The koala breastfeeding position is a bit more acrobatic, but Peterson says just think of it like you’re sitting your baby up on a table. “Baby’s legs straddle mom’s thigh, and mom supports the baby for an upright feed. This can be beneficial if there are some oral motor weaknesses or oversupply issues,” she says. Petersen adds that “if your baby is smaller you can also use a small pillow or rolled-up towel on top of your leg to boost them higher and bring their mouth in line with your nipple.”

Koala is a great position for babies with reflux or chronic ear infections and parents with a forceful let-down because it better allows baby to control the flow of milk and the pace of the feed.

A cheat sheet for the best breastfeeding positions for any parent and baby

If you’re looking for the best breastfeeding positions for specific scenarios, here’s a list of common concerns and the nursing options to help you handle them.

Breastfeeding Positions for Newborns

With so much uncertainty in the newborn stage and while still trying to perfect that latch, it’s nice to lean on positions that feel extra secure for everyone. These positions provide a lot of support and optimal positioning to make it easy for your baby to latch.

  • Cradle Hold Breastfeeding Position
  • Cross-Cradle Hold Breastfeeding Position
  • Football Hold Breastfeeding Position
  • Laid-Back Breastfeeding Position

Breastfeeding Positions for Reflux

If your baby has reflux you’re probably dealing with a lot of spit up. To reduce pressure in their tummy and for the milk to work with gravity instead of against it, breastfeeding positions where they’re sitting up with their head above their waist can help immensely.

  • Koala Hold Breastfeeding Position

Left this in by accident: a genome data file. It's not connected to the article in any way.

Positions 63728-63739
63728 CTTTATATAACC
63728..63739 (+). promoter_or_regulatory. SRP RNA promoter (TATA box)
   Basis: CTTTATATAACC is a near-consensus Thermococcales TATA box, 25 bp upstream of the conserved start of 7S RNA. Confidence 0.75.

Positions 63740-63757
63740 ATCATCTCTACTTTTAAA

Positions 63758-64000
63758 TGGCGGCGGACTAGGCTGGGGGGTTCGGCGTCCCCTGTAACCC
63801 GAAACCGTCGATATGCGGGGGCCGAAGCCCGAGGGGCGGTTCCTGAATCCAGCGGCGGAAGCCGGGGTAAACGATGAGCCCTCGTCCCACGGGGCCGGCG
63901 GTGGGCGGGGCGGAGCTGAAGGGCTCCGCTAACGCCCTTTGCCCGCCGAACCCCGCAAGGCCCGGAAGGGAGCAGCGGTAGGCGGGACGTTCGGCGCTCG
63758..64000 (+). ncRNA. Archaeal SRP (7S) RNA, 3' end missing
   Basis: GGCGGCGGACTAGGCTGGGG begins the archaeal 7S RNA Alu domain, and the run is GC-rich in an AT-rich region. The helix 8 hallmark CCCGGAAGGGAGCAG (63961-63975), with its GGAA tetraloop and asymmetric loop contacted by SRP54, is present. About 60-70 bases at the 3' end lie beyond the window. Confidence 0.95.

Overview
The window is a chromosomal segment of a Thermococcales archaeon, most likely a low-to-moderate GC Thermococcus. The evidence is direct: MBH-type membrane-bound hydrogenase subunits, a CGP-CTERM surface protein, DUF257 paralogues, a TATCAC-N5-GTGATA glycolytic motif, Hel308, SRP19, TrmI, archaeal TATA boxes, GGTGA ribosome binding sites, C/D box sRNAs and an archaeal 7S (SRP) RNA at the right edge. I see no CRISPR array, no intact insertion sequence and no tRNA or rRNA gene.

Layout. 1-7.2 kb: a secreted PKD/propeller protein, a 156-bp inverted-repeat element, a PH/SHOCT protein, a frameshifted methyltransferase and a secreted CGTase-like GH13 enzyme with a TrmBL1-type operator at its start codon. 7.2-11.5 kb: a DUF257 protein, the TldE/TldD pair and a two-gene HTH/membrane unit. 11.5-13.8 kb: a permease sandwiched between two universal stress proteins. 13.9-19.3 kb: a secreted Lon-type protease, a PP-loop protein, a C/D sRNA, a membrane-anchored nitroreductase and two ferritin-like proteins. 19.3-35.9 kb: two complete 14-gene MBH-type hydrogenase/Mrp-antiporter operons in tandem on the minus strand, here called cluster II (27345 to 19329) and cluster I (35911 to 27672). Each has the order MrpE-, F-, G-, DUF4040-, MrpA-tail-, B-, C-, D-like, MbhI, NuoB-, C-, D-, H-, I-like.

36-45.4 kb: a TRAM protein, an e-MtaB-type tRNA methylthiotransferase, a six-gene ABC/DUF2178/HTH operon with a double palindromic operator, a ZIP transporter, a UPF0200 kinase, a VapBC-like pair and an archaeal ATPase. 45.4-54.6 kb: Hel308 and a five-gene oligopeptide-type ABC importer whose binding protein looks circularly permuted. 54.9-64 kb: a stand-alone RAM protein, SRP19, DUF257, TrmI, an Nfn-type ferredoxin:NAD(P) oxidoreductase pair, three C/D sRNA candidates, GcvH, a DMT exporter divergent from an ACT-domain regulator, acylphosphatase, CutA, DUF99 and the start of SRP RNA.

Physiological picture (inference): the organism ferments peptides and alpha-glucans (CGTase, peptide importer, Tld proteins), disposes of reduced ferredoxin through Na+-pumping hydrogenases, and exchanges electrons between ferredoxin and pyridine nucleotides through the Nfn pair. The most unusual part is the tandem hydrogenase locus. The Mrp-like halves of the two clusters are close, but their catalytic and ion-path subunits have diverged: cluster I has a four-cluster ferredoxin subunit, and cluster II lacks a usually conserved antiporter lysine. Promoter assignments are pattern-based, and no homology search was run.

• Laid-Back Breastfeeding Position

Positions for Breastfeeding Twins

Twins require some maneuvering where breastfeeding is concerned. If you’re feeding them in tandem, you need positions where they can fit on either side of you comfortably or be laid on top of one another in a parallel position. You can do one position at a time, or combine two (e.g. simultaneously using the football hold for one and cradle hold for the other).

  • Football Hold Breastfeeding Position
  • Parallel Cradle Hold Breastfeeding Position
  • Laid-Back Breastfeeding Position

Breastfeeding Positions for Gas

Similar to reflux, to help your gassy baby it’s best to keep their head above their waist. In feeding them while basically sitting up, there’s less potential for extra air to build up in their tummies.

  • Koala Hold Breastfeeding Position
  • Laid-Back Breastfeeding Position
woman breastfeeding

Breastfeeding Positions After C-Section

These positions are all about comfort for parents while they heal after having major surgery, which means keeping babies away from their incision.

  • Football Hold Breastfeeding Position
  • Side-Lying Breastfeeding Position

Breastfeeding Positions for Large Breasts

Those with large breasts may have a hard time breastfeeding because of visibility issues (not being able to see how the baby is latching) and a sore neck and back from certain breastfeeding positions.

  • Side-Lying Breastfeeding Position
  • Cradle Hold Breastfeeding Position
  • Laid-Back Breastfeeding Position

Picking the best breastfeeding position is super personal and will probably include some trial and error. If you’re having issues latching or finding the best position for you and your baby, you can always reach out to an IBCLC lactation consultant in your area to help with your journey.

Once baby is fed and happy, make sure to capture all their firsts—and share them with your family and friends near and far—with the Tinybeans app. The secure platform puts parents in total control of who sees and interacts with photos and videos of their kids.